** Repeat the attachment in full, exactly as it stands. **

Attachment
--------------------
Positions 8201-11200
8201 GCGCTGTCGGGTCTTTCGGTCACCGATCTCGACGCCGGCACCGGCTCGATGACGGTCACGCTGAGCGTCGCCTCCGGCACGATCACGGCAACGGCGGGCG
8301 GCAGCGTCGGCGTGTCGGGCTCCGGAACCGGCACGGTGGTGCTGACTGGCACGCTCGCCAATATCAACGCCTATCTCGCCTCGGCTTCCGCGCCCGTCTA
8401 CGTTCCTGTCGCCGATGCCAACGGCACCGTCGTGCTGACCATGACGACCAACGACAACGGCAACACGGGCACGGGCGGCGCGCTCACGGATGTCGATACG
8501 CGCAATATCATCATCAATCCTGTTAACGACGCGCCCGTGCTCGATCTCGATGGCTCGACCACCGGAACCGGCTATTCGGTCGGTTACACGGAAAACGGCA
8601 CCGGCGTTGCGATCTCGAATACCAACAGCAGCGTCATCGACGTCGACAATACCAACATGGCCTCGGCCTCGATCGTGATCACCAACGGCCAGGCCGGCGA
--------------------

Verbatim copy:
Positions 8201-11200
8201 GCGCTGTCGGGTCTTTCGGTCACCGATCTCGACGCCGGCACCGGCTCGATGACGGTCACGCTGAGCGTCGCCTCCGGCACGATCACGGCAACGGCGGGCG
8301 GCAGCGTCGGCGTGTCGGGCTCCGGAACCGGCACGGTGGTGCTGACTGGCACGCTCGCCAATATCAACGCCTATCTCGCCTCGGCTTCCGCGCCCGTCTA
8401 CGTTCCTGTCGCCGATGCCAACGGCACCGTCGTGCTGACCATGACGACCAACGACAACGGCAACACGGGCACGGGCGGCGCGCTCACGGATGTCGATACG
8501 CGCAATATCATCATCAATCCTGTTAACGACGCGCCCGTGCTCGATCTCGATGGCTCGACCACCGGAACCGGCTATTCGGTCGGTTACACGGAAAACGGCA
8601 CCGGCGTTGCGATCTCGAATACCAACAGCAGCGTCATCGACGTCGACAATACCAACATGGCCTCGGCCTCGATCGTGATCACCAACGGCCAGGCCGGCGA